“Know that you are not alone, and healing IS possible.

Sexual Addiction

Individual Impact-  Relational Impact

How does sexual addiction develop?

Technology is a wonderful thing! However, two great technological advances, the internet and the smart phone, are the major drivers behind the  “Triple A Engine: Affordability, Accessibility and Anonymity” (Cooper, 1997) which has exponentially increased the number of individuals and couples impacted by sexual addiction. With cell phones in their pockets (accessibility), people no longer have to face the shame (anonymity), cost (affordability) and discomfort of visiting  adult bookstores to get their fix. Addictionally, the average age of first exposure to internet pornography is age 11. These under-developed brains are not prepared for the super-stimulus of internet pornography; and the “hit” it delivers to the pleasure centers of the brain draws people back time repeatedly This powerful combination of under-developed brain meeting super-stimuli sets youth up for developing problematic relationships with internet pornography. In fact, many of these youth learn that cybersex is a great emotional regulation tool for escaping boredom, loneliness, rejection, stress, anxiety, depression etc. This means these behaviors become well entrenched long before the person partners, laying the seeds for later relational difficulties. Much like other chemical and behavior addictions, the function of the sexual behaviors (secondary benefit of escapism and emotional regulation) is more appealing than the sexual behavior itself. The increased reliance on sexual stimuli to manage emotions sets people up to develop compulsive and even addictive relationships with sex and fantasy; this frequently results in escalating personal, academic, professional, physical, and relational consequences.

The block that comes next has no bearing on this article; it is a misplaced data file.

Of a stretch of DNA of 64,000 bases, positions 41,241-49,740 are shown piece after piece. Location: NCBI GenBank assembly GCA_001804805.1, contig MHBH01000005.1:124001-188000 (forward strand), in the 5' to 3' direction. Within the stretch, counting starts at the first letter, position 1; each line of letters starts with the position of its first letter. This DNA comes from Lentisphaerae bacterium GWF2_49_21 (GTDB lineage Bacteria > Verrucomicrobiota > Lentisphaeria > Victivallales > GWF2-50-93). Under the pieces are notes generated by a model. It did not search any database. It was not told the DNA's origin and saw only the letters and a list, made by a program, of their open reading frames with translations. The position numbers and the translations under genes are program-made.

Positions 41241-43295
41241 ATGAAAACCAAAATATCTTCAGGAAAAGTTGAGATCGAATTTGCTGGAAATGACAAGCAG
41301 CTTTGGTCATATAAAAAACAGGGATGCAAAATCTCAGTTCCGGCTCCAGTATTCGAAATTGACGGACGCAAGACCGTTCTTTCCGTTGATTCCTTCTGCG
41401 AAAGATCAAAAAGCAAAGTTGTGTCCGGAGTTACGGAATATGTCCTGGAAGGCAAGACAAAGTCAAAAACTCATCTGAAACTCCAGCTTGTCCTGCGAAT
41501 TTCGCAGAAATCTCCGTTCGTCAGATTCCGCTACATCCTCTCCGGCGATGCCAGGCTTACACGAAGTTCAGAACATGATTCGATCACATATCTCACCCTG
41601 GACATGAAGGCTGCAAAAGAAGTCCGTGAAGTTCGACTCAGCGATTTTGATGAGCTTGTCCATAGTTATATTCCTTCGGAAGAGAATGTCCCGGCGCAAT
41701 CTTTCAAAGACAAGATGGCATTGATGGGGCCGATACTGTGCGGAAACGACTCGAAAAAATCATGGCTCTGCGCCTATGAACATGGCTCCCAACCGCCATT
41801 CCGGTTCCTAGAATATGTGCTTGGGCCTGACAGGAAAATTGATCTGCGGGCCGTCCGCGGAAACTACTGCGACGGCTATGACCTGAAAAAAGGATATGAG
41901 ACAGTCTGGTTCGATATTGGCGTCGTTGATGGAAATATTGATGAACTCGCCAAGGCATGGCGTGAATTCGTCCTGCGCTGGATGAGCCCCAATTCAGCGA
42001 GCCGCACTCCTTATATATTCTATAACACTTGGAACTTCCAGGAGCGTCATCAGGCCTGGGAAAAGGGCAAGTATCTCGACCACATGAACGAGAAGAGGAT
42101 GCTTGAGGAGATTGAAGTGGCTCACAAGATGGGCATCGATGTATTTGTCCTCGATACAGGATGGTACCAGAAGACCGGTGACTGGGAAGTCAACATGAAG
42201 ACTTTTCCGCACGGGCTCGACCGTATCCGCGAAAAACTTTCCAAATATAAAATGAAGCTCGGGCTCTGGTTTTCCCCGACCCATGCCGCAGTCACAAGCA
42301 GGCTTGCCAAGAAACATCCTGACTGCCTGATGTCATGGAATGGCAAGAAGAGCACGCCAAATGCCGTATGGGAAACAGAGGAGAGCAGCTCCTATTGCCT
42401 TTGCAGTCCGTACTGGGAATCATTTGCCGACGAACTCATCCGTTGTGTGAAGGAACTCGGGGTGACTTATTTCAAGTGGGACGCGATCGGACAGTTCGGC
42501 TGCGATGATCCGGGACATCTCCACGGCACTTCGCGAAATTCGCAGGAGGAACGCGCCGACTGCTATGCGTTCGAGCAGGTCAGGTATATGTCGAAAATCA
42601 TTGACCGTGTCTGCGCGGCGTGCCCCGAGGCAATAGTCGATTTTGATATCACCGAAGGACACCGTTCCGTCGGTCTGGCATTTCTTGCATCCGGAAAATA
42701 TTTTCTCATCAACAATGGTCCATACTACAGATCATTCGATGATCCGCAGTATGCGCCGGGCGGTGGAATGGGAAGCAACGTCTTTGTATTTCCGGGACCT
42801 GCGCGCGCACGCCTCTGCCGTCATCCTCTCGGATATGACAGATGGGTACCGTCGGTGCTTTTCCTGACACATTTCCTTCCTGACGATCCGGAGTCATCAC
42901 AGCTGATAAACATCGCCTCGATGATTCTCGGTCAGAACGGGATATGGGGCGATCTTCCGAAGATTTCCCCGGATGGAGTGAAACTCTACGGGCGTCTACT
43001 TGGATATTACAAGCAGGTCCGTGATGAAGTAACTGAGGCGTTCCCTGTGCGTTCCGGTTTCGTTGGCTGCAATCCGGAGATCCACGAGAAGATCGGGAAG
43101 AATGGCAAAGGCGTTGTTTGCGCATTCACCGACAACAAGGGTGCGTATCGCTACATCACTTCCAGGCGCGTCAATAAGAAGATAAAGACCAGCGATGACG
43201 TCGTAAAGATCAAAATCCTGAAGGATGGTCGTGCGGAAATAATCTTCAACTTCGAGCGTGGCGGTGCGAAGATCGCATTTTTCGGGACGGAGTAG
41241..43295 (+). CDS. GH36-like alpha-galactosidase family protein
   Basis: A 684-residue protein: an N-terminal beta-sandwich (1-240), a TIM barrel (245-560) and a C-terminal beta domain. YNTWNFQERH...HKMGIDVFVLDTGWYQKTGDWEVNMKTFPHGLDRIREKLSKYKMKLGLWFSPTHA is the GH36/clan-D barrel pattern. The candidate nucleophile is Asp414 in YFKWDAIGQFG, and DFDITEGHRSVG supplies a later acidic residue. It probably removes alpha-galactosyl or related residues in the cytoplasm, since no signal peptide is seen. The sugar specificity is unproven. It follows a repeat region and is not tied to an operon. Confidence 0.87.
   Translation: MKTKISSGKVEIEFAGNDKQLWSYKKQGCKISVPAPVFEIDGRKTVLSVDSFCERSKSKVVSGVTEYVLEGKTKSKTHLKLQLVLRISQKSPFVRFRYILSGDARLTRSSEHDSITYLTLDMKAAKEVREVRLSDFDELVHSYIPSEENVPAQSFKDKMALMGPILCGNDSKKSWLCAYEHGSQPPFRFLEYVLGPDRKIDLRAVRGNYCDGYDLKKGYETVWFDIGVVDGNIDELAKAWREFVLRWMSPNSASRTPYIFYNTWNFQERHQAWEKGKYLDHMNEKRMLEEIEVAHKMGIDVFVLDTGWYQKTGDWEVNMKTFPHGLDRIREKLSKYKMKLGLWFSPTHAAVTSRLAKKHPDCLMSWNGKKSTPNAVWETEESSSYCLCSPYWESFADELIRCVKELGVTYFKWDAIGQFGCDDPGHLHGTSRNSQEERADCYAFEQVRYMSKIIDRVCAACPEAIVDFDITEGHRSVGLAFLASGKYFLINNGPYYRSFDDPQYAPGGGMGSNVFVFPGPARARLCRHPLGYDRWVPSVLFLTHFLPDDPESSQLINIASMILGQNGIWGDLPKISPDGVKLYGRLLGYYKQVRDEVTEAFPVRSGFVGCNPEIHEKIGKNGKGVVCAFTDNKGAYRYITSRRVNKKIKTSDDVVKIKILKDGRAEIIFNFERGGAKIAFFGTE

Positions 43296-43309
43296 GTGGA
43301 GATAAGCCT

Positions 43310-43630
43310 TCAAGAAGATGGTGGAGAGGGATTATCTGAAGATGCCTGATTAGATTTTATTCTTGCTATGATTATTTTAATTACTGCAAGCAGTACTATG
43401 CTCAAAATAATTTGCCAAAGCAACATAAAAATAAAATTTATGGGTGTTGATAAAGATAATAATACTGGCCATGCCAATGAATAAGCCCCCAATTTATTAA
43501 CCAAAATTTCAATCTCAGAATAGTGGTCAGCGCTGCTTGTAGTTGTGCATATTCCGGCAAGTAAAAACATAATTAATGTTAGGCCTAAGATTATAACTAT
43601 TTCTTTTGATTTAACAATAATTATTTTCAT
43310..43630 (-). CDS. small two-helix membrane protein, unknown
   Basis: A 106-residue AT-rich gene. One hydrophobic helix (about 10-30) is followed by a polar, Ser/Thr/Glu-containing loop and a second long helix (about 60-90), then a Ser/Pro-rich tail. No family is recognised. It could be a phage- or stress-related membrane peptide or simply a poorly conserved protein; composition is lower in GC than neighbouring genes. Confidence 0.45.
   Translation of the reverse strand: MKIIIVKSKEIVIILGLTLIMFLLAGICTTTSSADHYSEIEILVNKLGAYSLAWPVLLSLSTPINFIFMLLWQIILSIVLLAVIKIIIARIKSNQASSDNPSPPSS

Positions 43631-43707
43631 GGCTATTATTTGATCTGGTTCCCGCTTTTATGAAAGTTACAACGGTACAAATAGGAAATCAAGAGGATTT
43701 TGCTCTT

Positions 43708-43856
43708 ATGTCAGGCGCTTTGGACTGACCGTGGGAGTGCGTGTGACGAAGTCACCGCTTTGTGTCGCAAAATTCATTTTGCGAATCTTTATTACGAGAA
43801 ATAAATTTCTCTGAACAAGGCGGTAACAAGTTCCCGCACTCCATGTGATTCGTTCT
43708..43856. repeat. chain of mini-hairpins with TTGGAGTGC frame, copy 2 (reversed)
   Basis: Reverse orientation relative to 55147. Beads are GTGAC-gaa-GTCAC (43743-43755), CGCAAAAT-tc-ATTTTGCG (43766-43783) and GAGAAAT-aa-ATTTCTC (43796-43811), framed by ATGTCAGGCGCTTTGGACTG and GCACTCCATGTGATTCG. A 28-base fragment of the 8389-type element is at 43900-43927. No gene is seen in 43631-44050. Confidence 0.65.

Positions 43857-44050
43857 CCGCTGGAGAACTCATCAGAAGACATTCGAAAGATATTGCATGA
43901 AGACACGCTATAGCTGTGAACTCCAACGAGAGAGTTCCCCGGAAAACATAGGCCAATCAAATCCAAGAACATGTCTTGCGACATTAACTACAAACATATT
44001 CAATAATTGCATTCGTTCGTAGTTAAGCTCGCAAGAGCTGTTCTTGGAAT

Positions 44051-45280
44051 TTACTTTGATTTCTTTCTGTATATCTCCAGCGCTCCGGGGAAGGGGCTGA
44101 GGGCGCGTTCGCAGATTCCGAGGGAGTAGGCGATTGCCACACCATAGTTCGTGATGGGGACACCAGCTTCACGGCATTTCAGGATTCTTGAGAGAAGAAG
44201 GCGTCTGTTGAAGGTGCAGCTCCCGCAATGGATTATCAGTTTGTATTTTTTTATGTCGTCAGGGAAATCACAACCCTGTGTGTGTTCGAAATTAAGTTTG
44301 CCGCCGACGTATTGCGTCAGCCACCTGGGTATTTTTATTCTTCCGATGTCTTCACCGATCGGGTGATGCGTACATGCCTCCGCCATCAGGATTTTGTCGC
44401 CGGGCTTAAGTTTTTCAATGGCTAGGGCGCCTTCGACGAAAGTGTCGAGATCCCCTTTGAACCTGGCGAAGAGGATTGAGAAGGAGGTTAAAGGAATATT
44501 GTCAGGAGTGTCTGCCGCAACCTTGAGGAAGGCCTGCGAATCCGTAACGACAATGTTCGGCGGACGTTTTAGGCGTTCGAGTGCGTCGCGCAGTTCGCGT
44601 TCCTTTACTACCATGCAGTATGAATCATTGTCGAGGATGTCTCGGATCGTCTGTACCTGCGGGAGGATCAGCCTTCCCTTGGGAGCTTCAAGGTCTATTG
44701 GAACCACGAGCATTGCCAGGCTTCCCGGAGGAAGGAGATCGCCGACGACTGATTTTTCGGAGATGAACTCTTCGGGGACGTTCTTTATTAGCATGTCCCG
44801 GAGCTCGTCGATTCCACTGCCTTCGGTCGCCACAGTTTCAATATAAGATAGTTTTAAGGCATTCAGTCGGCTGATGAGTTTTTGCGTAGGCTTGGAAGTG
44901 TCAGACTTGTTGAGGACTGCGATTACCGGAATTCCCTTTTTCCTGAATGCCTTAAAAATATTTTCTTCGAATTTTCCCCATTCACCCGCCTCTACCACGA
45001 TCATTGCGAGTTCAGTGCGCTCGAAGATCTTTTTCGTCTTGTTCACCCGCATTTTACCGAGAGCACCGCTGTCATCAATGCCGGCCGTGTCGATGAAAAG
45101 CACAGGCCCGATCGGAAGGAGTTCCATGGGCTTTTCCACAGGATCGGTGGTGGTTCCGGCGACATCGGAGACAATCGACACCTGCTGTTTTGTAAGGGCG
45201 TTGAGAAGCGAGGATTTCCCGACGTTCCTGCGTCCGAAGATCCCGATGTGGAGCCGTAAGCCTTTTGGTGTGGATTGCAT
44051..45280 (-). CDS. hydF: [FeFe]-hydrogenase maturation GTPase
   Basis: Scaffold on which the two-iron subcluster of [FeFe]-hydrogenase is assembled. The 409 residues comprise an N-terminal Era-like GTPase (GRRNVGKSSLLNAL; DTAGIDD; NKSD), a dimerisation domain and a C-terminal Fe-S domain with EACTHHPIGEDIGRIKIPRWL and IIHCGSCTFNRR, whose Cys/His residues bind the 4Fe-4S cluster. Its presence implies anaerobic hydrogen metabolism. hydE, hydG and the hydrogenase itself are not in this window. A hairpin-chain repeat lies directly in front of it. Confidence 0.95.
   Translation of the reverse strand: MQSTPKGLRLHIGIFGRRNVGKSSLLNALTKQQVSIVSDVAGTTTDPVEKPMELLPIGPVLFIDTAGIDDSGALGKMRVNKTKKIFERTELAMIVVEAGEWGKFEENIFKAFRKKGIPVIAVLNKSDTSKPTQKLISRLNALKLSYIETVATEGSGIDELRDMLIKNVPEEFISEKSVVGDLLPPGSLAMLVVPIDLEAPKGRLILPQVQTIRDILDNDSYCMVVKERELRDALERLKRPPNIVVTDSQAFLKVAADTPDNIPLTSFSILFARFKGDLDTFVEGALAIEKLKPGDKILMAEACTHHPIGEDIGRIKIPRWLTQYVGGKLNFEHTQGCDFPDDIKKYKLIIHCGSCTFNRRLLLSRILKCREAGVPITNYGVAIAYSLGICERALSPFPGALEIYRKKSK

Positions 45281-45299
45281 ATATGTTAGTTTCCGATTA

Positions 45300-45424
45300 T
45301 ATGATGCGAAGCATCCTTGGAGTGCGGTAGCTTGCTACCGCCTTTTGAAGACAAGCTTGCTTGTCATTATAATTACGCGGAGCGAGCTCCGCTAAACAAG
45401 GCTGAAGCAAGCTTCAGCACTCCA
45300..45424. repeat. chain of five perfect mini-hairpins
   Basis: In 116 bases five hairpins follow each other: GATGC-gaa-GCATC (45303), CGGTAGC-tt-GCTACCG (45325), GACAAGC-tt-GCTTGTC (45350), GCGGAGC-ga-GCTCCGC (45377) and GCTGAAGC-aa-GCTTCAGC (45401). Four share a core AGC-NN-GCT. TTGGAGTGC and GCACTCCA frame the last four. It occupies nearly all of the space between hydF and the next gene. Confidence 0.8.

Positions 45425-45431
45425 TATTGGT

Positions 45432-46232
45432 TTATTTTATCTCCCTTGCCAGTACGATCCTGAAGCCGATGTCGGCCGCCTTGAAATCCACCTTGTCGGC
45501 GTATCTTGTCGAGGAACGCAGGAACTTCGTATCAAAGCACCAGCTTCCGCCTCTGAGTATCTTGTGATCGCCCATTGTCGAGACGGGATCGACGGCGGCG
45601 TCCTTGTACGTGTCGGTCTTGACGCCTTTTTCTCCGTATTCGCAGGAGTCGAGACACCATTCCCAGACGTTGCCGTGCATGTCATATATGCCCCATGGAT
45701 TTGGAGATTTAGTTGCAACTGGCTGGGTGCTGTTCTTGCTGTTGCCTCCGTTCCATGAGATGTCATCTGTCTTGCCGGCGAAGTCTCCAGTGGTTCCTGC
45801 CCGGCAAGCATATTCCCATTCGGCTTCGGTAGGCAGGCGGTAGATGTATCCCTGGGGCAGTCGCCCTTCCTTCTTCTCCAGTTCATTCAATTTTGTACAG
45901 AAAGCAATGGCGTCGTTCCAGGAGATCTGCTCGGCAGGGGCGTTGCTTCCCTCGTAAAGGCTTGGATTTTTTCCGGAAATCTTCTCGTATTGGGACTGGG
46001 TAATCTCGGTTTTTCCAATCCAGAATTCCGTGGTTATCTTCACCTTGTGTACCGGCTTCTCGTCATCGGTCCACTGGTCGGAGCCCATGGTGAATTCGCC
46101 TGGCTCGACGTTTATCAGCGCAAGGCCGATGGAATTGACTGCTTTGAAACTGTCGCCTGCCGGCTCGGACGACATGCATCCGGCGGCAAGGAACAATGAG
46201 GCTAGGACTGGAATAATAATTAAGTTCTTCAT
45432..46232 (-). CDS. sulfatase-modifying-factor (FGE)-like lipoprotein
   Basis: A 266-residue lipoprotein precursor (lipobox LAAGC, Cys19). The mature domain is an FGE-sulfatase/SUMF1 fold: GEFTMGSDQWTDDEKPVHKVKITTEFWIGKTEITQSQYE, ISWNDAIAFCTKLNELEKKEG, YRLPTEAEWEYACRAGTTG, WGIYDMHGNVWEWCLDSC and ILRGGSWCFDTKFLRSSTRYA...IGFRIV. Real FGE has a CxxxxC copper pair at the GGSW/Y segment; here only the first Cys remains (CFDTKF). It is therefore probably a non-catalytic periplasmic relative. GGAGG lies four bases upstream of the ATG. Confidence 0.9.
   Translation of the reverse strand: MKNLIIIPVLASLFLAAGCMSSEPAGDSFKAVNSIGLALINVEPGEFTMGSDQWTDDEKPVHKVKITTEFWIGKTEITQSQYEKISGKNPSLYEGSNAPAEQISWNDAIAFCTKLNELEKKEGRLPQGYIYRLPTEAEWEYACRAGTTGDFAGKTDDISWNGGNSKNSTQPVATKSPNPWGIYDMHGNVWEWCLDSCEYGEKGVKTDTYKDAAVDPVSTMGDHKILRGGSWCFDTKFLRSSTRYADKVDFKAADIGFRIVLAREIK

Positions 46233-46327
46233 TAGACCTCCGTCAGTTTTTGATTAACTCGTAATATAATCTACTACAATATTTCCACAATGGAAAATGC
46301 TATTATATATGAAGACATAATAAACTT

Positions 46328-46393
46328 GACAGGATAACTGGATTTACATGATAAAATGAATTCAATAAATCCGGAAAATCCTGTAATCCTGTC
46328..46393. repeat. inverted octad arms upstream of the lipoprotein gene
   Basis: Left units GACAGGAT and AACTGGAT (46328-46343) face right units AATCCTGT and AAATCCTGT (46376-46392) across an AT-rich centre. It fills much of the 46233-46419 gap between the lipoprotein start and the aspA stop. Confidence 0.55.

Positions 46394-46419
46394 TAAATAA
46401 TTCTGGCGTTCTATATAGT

Do you recognize yourself in these paragraphs? Are you concerned you might have a sexual addiction? If so, you can go to https://www.sexhelp.com/am-i-a-sex-addict/ and take the free Sex Addiction Screening Test (SAST-R) to help you identify the next steps for healing.

Relational Impact = Betrayal Trauma

Sexual addiction is a personal struggle with a significant relational impact. The ease at which sexual information and connections are made online, combined with the overabundance of free acting out options (online pornography, anonymous chat rooms, dating/hook up aps etc), reduces the likelihood of getting caught. This enables people to get sucked further into escalating, compulsive sexual behaviors thereby planting the seeds of relational turmoil that come to fruition upon discovery. 

Unlike other addictions which have more discoverable signs (ex: smells, drug paraphernalia, physical impacts: slurred speech, dilated pupils etc.), sexual addiction, carefully hidden, sets partners up to be blindsided when the addiction becomes unmanageable and inevitable discovery occurs. Whether you had suspicions or were caught completely unaware, let me be clear; this was NOT your fault! The behavioral patterns that led to the addiction likely started WAY before you ever got together. 

Most partners have a nagging gut feeling that something is “off,” but they struggle to identify the problem. Some partners believe the lie that they are the problem and frantically work to “fix” themselves to improve the relationship, with no results. 

However, a significant amount of partners do not see any signs, or the addicts cover their tracks so well that they have absolutely no clue that something is wrong in the marriage. Regardless of which partner you relate to, the discovery that your reality is not what you think it is, is an extremely painful and dysregulating experience. In fact, several research studies have found that betrayal trauma can result in PTSD.